the first thing When you walk into A-esque’s Richmond headquarters, the first thing that strikes you is the aroma of leather. Good skin. Supple Italian leather. As a child my grandmother said in her thick central European accent, “Smell it. They don’t do it anymore.”
When A-esque founder Amanda Rettig, dressed head-to-toe in black, plopped down on one of the two sofas (black leather, of course) in the middle of this open warehouse, I took a deep breath. We’re located in inner Melbourne where there are designer furniture stores, cocktail bars and MCGs – but fashion businesses are few and far between these days due to high property prices.
The space is divided into regions. Up front, hooks and shelves display bags of different shapes and sizes, from pillow-style clutches that fit snugly under the arm, to boxy ones that hold everything from laptops to sippy cups handbag. At the back, metal shelves are lined with leather rolls. There’s a bookcase full of binders—one for each style in the Category A catalog. And, taking up nearly half the room is a work area where customers can watch their bag being made in real time (if they want) before taking it home.
This hybrid model of manufacturing and retail feels old and new. It’s always been part of Rettig’s vision for A-esque, which turned 10 last year, but she’s spent the better part of a decade realizing it. The bags used to be made elsewhere in Richmond before being delivered to wholesalers, online customers and the brand’s three retail stores in Melbourne and Sydney.
But during the COVID-19 lockdown, Rettig decided to close her store and move everything from retail and manufacturing into this unified space. Her aim is to host ‘meet the makers’ nights and fashion parades here for her own and other independent Australian labels. The move reflects a global effort by many brands to get closer to customers, expanding relationships beyond impersonal transactions that can now be done from the comfort of customers’ couches.
Before our meeting on an unseasonably warm and windy day in April, Rettig texted that the studio was quieter than usual due to the approaching Easter holidays. But when I arrived, it was buzzing: a sewing machine humming, couriers delivering truckloads of leather, and Rettig was chatting to a woman in her mid-30s who was shopping for a small bag. If this is quiet, what does being busy look like?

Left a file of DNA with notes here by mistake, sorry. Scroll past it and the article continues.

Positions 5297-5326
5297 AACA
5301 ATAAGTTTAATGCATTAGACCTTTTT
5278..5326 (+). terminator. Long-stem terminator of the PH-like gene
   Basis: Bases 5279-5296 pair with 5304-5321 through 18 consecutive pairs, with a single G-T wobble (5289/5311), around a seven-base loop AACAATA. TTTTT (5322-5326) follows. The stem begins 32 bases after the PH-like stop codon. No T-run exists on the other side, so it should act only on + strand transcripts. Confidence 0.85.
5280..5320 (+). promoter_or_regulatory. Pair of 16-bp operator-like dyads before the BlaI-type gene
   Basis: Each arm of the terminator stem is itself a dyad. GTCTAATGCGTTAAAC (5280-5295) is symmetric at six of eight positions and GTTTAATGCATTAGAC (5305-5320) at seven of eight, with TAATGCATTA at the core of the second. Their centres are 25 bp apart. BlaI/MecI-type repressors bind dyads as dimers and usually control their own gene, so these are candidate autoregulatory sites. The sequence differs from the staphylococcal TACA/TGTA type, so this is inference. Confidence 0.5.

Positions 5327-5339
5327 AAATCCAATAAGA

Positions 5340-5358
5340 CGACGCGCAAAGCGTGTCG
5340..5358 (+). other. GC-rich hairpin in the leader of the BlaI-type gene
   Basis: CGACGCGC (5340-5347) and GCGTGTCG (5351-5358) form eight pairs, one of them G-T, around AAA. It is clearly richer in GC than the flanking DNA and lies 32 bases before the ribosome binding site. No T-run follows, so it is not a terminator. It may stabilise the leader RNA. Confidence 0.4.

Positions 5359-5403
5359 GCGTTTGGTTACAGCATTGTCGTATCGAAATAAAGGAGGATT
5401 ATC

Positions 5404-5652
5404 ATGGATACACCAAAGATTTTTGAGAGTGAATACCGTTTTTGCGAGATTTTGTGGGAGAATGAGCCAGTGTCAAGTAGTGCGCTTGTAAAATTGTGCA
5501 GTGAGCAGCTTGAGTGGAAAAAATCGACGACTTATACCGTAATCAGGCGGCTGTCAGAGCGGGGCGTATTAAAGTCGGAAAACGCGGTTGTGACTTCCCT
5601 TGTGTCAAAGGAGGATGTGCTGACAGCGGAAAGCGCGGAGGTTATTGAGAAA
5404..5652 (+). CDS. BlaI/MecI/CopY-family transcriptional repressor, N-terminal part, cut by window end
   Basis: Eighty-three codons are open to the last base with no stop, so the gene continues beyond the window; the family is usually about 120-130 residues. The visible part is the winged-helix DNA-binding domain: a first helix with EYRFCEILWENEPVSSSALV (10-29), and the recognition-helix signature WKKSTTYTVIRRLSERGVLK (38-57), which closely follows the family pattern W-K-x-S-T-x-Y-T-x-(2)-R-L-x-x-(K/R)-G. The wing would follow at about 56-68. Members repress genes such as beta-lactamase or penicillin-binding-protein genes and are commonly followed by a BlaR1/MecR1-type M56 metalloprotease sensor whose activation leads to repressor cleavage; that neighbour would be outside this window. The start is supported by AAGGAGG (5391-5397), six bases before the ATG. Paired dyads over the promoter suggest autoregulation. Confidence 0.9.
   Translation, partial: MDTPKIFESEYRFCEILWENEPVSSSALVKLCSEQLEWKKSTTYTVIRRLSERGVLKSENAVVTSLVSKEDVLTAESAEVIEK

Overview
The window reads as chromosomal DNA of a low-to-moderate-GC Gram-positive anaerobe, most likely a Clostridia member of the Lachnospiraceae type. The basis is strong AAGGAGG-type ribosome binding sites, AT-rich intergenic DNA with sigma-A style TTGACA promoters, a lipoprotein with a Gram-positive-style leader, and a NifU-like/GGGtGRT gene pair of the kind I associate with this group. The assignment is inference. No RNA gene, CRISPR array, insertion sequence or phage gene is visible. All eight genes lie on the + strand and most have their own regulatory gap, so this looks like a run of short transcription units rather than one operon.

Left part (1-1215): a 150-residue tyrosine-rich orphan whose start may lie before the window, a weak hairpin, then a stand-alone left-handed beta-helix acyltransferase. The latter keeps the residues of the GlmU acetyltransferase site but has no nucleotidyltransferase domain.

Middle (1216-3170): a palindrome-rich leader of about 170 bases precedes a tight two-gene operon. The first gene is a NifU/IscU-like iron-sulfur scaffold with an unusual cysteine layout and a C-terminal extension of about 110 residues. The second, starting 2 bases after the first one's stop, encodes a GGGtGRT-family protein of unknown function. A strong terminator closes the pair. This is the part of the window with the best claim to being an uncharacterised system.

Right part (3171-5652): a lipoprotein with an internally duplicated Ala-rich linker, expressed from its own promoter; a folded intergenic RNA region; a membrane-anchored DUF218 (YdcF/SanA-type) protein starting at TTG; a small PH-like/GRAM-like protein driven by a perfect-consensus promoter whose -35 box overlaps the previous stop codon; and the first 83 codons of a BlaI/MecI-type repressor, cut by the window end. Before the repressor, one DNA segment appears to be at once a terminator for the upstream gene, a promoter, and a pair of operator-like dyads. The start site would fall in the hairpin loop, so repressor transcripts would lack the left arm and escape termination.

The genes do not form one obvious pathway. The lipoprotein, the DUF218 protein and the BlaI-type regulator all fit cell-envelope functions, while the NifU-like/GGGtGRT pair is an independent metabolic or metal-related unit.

Rettig, 52, who has spent most of her life in the fashion industry, started Mimco accessories in 1996 under her original name, Amanda Briskin. After selling her controlling interest to private equity for a reported $30 million in 2007, Rettig spent several years advising other record labels. If she was going to do another bag brand, she decided, she wanted it to be smaller and “quieter” than Mimco, with an emphasis on quality and craftsmanship.
When she launched A-esque in 2012, “logomania” was all the rage, with the luxury brand emblazoning her name on everything from bags to sweatshirts. In that sense, her collection, which has no obvious logo or badge, is a bit of an outlier.
“When A-esque started, it was pretty anomalous in terms of how strong the brand was [as a trend]”Rettig said. “I’m pretty confident it’s going to work. It doesn’t make sense to me that the average person can only hope for brands owned by the big fashion houses to define their style and accessories. “
Rettig’s hunch was correct. Over the past decade, bags from small independent labels with little or no branding, often priced between $500 and $1,000 — the so-called “affordable luxury” category — have become a dormant popular products.They still make up only a small fraction of the Australian handbag market, with IBISWorld estimating their value $480 million per year. The market is dominated by Strandbags, Louis Vuitton and Mimco. Together with Sunglass Hut owner Luxottica, these three companies account for nearly half of all accessories sales in Australia. But independent producers are a burgeoning niche, especially among discerning women interested in the latest fashion.
Many young women especially gravitate toward brands that eschew the logo and other hallmarks of traditional “It” bags, in part because smaller independent brands tend to focus on sustainable manufacturing. Even in China, where the market for designer handbags is one of the strongest in the world, the number of locally produced “independent” handbag brands is growing.
“We create styles that really fit our clients’ lives. Most of them can afford any bag, but it’s saying, ‘I’m socially conscious. ” “
Another thing that ties some of these brands together is a return to practicality.These bags are for those who have something to carry and a place to go, with small bag trend That peaked before the pandemic, when some of the world’s most coveted styles couldn’t even fit in an iPhone.As further evidence of the utility of this rapid return, in April, global trend forecaster Lyst announced that The most popular styles of the last season: A $20 beige nylon satchel from multinational retailer Uniqlo.